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Engels, Chomsky, Zizek and the rest. Avital Rowell, walking and talking her way through Central Park in Astra Taylor’s brilliant and highly accessible collection of philosophical street seminars ‘Examined Life’ observes that ‘the responsible being is someone who doesn’t think they’ve been responsible enough.’ As with anything its meaning is open to interpretation and my perception of these words is this: when it comes to the relationship between how we consider, reflect, appreciate and have empathy for our surroundings, exchanges and behaviours, satisfaction is not a justifiable reaction to a charitable act. In Rowell’s words ‘a good conscience is worthless’ as she quite harshly dismisses and shames any resulting contentment, smugness, disinterest or calm as a result of a single or number of good deeds a person might make. Pretty unrelenting stuff but still, through knowing how stressful abstaining from selfcongratulation is, her point about self-awareness and accountability is a well-intentioned one.1 You might be feeling pangs of either guilt or rebellion so let’s lighten things up. My intention isn’t to inspire radical Guy Fawkes-style extravagances; my ambition isn’t one above simply discuss ‘pleb power’ on an immediate community level. I’m not suggesting people should torture themselves because they haven’t donated every copper coin they have to a cause; that would only create more anxiety in us. Instead a continued warmth and consideration for situations outside your own, engaging with them and acting within your means in cases you find a compulsion to do so. A smile at a stranger or giving away your day-rider bus ticket to someone in the queue as you alight for the night. Offers of anything, whether instinctive or considered to link us up and feel less alone, suspicious and confused. A proposition conflicting with the British stiff upper lip but that’s not something 4_TheLeedsDebacle

I’m convinced is anything other than an unnecessary self-fulfilling prophecy anyway. One of false comfort based on blind servitude to an unfixed mindset rather than pursuing what really fuels and ignites your spirit. This year marks the centenary of WWI, could we realistically start to move on from the undue deference to authority, aristocracy and the hierarchal ladder, the subservient model so dominant in the era we’re soon to commemorate? To no longer blindly follow orders with squashed assertiveness and curbed confidence, even in our own little ways. Our species has the potential to be unified by difference and respect for discussion and liberty in the interest of peaceful cohabitation, co-operation and co-dependence, whilst still maintaining and celebrating individualism. All earned rather than assumed and inherited, trades in services and all that. When it comes to identity, mental health, ‘alternative culture’ (daft terminology), support and collaboration replacing helplessness and alienation is portrayed as being difficult to achieve which isn’t true and I’m hopeful we can start cleaning this running stream of unspoken powerlessness and low selfesteem. I remember some suggestion in Parliament and the press a few years ago of a national policy whereby students indulge in a day or two of community service. Aware of the susceptibility and dangers of providing free labour (which, yes, could lend itself to councils taking advantage), I loved the idea. An easy way to meet people, to learn from and about them as well as connecting with the streets, buildings and community rather than taking things for granted as we all do. Everyone else hated it. My few attempts at explaining any enthusiasm and positive outcomes fell on deaf ears; an offering of ‘know-thy-neighbour’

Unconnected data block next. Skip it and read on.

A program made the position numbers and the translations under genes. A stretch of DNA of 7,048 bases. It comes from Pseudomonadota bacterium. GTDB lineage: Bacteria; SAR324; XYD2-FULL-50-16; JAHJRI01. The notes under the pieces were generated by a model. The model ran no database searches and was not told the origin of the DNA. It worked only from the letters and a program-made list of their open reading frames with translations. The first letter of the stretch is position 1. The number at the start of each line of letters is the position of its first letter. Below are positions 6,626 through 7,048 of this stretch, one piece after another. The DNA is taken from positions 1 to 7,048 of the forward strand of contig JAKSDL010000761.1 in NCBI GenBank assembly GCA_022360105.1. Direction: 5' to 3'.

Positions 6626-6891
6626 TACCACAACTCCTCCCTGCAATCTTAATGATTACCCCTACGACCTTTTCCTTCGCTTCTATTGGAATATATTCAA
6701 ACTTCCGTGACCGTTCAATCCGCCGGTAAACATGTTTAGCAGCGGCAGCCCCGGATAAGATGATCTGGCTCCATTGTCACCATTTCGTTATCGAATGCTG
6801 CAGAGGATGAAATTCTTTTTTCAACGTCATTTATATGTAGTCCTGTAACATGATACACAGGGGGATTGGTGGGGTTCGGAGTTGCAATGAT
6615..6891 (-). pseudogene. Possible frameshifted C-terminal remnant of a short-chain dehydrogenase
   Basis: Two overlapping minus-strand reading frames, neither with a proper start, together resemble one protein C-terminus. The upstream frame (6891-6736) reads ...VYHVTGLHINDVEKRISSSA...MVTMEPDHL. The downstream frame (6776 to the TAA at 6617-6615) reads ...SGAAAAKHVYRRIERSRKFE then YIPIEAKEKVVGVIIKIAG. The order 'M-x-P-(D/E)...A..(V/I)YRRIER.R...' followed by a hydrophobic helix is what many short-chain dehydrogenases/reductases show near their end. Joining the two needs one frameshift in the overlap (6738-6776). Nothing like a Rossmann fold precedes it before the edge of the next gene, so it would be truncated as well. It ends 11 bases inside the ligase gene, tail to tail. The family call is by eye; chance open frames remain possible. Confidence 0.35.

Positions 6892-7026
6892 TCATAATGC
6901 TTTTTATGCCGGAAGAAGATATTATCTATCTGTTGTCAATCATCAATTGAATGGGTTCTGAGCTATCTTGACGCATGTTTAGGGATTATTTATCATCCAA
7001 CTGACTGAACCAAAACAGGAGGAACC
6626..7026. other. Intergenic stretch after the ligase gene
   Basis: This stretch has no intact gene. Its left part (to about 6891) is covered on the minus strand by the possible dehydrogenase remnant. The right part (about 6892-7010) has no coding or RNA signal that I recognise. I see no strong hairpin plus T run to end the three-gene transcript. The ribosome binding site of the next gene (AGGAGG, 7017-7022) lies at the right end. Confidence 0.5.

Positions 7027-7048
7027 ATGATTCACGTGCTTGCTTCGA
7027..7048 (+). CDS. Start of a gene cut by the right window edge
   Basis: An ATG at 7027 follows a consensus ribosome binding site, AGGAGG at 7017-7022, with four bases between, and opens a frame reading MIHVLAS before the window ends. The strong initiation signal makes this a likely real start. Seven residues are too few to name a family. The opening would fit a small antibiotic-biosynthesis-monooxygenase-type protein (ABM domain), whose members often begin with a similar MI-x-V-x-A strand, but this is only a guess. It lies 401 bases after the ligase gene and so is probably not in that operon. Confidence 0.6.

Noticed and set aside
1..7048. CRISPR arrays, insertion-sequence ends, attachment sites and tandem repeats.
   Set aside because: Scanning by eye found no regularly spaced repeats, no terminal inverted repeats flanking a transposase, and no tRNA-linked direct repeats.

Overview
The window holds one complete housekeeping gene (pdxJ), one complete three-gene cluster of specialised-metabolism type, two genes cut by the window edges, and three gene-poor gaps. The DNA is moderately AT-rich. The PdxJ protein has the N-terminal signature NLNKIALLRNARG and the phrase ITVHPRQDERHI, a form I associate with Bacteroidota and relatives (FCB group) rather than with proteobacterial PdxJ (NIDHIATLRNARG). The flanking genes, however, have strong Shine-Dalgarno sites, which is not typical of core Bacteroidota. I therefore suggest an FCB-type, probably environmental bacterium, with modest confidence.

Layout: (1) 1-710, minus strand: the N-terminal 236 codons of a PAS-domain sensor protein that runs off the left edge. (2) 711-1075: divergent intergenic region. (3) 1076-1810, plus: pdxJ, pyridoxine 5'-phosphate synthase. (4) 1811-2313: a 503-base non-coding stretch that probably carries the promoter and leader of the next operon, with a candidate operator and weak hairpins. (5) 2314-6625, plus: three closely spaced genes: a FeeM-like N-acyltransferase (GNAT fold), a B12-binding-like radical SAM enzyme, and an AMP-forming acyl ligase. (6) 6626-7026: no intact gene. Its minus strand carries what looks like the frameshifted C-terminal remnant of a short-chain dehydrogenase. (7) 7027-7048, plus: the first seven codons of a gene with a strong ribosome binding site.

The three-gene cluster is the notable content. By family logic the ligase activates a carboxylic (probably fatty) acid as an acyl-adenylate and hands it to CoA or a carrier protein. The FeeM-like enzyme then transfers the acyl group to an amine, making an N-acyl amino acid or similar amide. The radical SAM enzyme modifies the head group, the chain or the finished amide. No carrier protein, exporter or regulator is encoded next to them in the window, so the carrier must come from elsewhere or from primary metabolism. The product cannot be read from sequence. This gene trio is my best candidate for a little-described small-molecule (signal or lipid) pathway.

noodles received with only turned up nostrils. But why can’t we have more self-stimulated and stimulating projects? There are already some out there; I’ve seen it in the US and some cafes, pubs and other adult dens in smaller communities and city suburbs of the UK. For a long time people have been pitted against each other, sheep-dogged into their pens and ushered into hutches by reassuring whispers that the fewer people you rely on, the less complicated and easier to manage this unnecessarily exhausting life can be. Aware I could run the risk of coming across like a guilt-tripping, hysterical soapboxing know-it-all I actually sit comfy with Plato’s ‘I know one thing; that I know nothing’ philosophy. I reach out and absorb with an appetite for the development of and connection to my surroundings, from my place both as an individual and member of a cultural coalition with a desire to replace alienation with fusion between people. Not one to read from Mary Whitehouse’s dusty and stubborn hymn sheet, mine is rooted in an appreciation and respect for flexibility, humility, self-awareness and fluidity in attitude of any individual or group as long actions are made with compassion and contempt for those who are impacted on. In the words of author Chimamanda Ngozi Adichie (look up her wonderful TED speech): “Culture does not make people; people make culture”. I’d love for us to be able to rely on the culture I’m a part of a bit more rather in the spirit of cooperation and trust rather than being ‘blanketed by the warmth of ignorance’. I’ll never commit to being a bloodsister of any land on the basis that I find the concept of elitism uncomfortably disconnecting, creating unwarranted tension of varying levels depending on context, circumstance and consequence. As much as it causes me slight discomfort to say this based on the previous sentence regarding postcode lotteries as

THE LEEDS DEBACLE  

Issue 15 of The Leeds Debacle

THE LEEDS DEBACLE  

Issue 15 of The Leeds Debacle

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